Maximum mayhem: A high-intensity cop-chase thriller, 'The Blue Bar' 

It builds suspense by keeping the identity of its killer and his motive undiscoverable till the end. The supporting characters pump blood into the thriller without allowing the proceedings to caught.

Published: 05th February 2023 05:00 AM  |   Last Updated: 03rd February 2023 04:53 PM   |  A+A-

Murder, stab

For reprentational purpose

Express News Service

Damyanti Biswas’s The Blue Bar has everything going for it––an inspector who cannot let his past remain in the past, a serial killer who has an army of minions, and a dancer whose dreams crumble around her. These are people who generally belong to different rungs of the social class, but Mumbai, where this story is set, allows them to freely interact with each other.

The inspector (Arnav Singh Rajput) is finding it hard to continue his investigation––on an ongoing case about multiple murders of women across the city over several years––but keeps at it, even as his superiors attempt to convince him to focus his energy on solving fresh cases instead of digging up bodies that were buried many years ago. Cold cases such as this don’t interest most police officials, but Rajput doesn’t want to let the opportunity of nabbing an evil culprit go.

The murders seem to follow a gruesome pattern and as more details come to light, Rajput begins to suspect the people around him. The sharpest plot point, beyond these standard tropes, however, is his reunion with Tara, the dancer and lover from his younger days, who had disappeared without a trace. What should have come across as a sappy soap opera twist, turns into an anchor that somehow holds the narrative together. Otherwise emotionally unavailable, Rajput’s heart beats only for Tara.

The Blue Bar, for all intents and purposes, builds suspense by keeping the identity of its killer and his motive undiscoverable till the end. The supporting characters, made up of other cops, underworld dons and Bollywood actors, pump blood into the thriller without allowing the proceedings to get caught up in a series of endless repetitions.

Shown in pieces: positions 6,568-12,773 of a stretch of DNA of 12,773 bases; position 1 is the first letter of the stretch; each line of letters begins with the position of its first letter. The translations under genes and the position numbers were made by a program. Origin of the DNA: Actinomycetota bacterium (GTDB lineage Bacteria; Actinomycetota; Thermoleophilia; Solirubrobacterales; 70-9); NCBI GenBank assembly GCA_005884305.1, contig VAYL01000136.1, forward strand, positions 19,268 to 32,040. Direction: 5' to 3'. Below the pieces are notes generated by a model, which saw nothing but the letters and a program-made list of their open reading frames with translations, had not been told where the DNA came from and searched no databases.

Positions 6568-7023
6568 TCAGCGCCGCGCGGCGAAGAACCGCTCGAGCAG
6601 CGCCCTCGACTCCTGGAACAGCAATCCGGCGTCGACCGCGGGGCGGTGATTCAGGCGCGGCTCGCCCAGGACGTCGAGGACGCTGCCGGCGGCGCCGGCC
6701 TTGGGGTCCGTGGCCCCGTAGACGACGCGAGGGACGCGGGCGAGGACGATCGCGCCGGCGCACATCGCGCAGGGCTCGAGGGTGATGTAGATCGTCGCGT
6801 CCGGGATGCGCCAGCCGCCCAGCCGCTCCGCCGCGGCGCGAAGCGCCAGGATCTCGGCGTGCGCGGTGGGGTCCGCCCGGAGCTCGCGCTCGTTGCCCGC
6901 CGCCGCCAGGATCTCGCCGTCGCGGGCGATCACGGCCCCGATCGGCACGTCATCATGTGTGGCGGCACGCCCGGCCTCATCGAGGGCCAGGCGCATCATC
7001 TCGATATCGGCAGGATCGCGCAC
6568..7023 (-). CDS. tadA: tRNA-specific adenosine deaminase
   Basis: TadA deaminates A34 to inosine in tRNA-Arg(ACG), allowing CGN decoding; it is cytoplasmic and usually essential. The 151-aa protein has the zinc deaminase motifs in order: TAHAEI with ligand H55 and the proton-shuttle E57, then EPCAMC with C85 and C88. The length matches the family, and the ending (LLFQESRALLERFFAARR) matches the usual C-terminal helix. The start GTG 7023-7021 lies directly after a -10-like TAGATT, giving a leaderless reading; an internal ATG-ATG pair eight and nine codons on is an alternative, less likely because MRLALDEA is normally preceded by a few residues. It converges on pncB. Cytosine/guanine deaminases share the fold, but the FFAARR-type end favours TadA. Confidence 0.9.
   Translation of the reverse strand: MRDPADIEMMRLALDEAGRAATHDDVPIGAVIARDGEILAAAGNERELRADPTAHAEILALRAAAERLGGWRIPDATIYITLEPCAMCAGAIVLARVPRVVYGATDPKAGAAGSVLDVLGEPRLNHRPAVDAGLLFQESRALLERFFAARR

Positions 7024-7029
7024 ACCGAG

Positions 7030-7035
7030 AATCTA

And since Rajput isn’t a rookie, he knows how it feels to get closer to his target. A key piece of the puzzle is the Blue Bar, where Tara works, and the establishment after which the book is titled. Rajput, however, doesn’t race to the finishing line alone. He has his assistant and friends helping him through the way. With a dramatic recreation of a police chase that, in moments, turns violent, Biswas gets the larger canvas of the novel on point. Almost all the main characters get physically injured at one point or another.

It is evident that the author has spent a lot of time researching the working lives of police officers and actors, and she sprinkles her findings throughout the novel. To the book’s advantage, the digressions don’t become bumps in the narrative, but there are subplots that are dispensable. Also, her observations regarding guns, consumption of alcohol, and the nefarious dealings between cops and criminals that form a large part of the background don’t offer any fresh insight into Mumbai’s underbelly.

With this novel, Biswas has created the type of thriller that seems to have been written with the notion of making it readily work for a television audience. Detective thriller has, after all, emerged as the most successful sub-genre under crime fiction over the last few years, both on paper and on screen, and The
Blue Bar appears to fit the bill for both.


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